Shelburne Village Pedestrian Safety Group
Through the years, Shelburne has faced significant increases in traffic, heavy reliance on vehicular movement, speeding cars and trucks, and significant safety concerns for pedestrians. The village is populated with multiple neighborhoods whose residents are drawn to many businesses, services, and cultural attractions in town. Since 2016, the Village Pedestrian Safety Group has worked closely with Local Motion and town and regional partners to shape a village that accommodates the needs of all: pedestrians, bicyclists, and vehicles.
The vision of the Village Pedestrian Safety Group is a culture of year-round walkability and connectivity in the village, where walking feels safe and comfortable and is both encouraged and given priority in town spending, goals, and objectives.
Our mission is to help create an environment with safe paths, sidewalks and crosswalks, bicycle routes, and vehicular traffic that adheres to speed limits and crosswalk laws.
We value collaborative relationships with town employees and elected officials, volunteer committees and boards, and the general public. While safety is a top priority, we also value changes that add physical, visual, and spatial aesthetics which improve the economic vitality in the village.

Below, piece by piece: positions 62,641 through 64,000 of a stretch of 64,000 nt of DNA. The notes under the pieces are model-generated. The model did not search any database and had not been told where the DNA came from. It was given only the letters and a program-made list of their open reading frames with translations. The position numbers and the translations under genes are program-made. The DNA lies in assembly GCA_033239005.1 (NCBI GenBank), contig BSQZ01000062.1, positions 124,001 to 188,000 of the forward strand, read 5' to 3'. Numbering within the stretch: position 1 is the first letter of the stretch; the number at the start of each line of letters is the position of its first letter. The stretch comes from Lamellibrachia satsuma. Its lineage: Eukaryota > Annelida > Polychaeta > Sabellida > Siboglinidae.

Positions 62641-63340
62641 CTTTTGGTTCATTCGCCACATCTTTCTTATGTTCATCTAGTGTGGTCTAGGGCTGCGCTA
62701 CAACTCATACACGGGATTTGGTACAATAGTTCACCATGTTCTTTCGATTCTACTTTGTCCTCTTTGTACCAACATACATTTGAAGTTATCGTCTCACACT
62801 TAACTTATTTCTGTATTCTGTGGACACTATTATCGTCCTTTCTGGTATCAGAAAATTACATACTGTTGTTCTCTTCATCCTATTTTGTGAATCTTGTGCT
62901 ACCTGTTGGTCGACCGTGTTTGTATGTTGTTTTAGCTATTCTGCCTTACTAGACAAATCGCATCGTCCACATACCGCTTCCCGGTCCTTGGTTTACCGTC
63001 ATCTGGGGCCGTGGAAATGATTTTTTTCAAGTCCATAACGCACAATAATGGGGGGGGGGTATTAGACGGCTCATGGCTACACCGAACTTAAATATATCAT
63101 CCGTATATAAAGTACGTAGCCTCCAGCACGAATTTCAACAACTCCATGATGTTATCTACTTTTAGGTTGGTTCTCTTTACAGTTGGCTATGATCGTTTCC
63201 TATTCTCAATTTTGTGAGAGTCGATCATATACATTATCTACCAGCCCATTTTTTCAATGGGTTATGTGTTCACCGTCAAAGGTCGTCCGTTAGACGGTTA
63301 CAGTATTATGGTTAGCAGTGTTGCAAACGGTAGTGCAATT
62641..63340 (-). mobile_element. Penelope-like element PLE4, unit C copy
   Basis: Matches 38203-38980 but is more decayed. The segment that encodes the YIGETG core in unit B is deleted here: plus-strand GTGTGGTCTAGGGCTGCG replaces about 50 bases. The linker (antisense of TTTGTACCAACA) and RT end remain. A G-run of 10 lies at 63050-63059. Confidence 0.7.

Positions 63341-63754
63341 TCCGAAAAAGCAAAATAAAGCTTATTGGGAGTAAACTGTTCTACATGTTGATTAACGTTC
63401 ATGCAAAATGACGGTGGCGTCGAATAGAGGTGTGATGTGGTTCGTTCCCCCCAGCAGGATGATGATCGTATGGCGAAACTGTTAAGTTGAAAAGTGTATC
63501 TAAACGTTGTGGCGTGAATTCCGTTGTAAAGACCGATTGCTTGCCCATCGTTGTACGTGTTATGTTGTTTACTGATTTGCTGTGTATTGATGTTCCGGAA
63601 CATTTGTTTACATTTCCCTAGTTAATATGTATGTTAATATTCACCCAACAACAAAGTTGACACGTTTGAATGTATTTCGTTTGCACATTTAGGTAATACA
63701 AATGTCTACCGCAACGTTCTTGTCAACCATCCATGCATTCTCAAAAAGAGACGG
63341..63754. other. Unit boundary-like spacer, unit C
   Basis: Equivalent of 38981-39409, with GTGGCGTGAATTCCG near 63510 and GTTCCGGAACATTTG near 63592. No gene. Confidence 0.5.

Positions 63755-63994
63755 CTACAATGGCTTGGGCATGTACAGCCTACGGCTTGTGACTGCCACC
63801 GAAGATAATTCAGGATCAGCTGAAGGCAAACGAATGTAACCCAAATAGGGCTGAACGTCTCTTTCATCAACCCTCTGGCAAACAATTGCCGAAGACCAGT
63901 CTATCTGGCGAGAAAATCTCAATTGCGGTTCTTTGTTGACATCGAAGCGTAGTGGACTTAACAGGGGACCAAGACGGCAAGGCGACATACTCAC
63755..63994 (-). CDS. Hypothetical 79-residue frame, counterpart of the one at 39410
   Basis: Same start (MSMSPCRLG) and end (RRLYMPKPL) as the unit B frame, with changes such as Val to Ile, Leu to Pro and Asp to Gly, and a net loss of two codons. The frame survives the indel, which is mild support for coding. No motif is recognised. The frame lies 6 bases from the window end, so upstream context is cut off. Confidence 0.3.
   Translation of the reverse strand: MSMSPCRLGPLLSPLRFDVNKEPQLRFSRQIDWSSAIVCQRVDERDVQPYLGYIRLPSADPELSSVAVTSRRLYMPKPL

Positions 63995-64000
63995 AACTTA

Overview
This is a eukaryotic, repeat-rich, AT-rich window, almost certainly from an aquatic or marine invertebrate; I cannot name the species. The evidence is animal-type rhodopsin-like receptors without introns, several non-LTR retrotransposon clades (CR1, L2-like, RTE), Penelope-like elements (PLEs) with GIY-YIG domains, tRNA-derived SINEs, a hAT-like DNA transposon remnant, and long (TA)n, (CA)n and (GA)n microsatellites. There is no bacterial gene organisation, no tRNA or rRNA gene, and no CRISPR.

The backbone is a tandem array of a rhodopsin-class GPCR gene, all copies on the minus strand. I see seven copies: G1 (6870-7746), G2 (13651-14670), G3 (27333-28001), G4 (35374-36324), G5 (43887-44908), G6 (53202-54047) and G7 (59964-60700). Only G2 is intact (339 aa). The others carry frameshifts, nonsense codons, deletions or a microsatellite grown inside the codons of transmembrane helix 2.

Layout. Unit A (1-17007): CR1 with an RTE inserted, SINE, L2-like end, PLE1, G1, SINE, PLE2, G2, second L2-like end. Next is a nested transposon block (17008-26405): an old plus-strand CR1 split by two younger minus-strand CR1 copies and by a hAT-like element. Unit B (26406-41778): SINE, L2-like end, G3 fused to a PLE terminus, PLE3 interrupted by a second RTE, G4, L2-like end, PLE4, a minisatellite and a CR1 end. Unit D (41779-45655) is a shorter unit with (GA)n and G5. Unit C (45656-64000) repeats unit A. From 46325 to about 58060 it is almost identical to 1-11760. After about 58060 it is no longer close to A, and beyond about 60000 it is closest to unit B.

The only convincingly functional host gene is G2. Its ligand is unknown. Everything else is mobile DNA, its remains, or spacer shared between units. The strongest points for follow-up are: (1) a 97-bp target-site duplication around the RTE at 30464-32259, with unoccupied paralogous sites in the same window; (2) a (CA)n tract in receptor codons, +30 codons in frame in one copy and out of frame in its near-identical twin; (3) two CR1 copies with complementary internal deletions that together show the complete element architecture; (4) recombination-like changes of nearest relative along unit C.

Our work aligns closely with Shelburne’s 2019 Comprehensive Town Plan objectives, which includes this language:
“Recognize that having a physical environment that rewards walking is the key to creating a superior public realm in Shelburne’s Village. Maintain and enhance pedestrian accessibility within and to the Village by expanding pedestrian routes within the Village and connecting the Village to surrounding areas and/or facilities. Street intersections shall contain marked crosswalks at all sidewalk crossings. Signaled intersections shall contain pedestrian-activated walk phases and travel lanes on Town highways shall be marked at a width of 10 feet. Develop typical conceptual designs for sidewalk crossings at midblock, at intersections, and at signalized intersections.”
“Maintain and reinforce the town's configuration as a compact and prominent village center that is closely connected to surrounding residential neighborhoods. The more densely settled portions of the town shall contrast with rural areas featuring lower-density development and a diverse mixture of open lands, agriculture, and natural areas.”
Examples of pedestrian safety concerns that led to our formation as an advocacy group:
Among our early steps was to do a ‘walkabout’ with Local Motion staff to assess several village roads.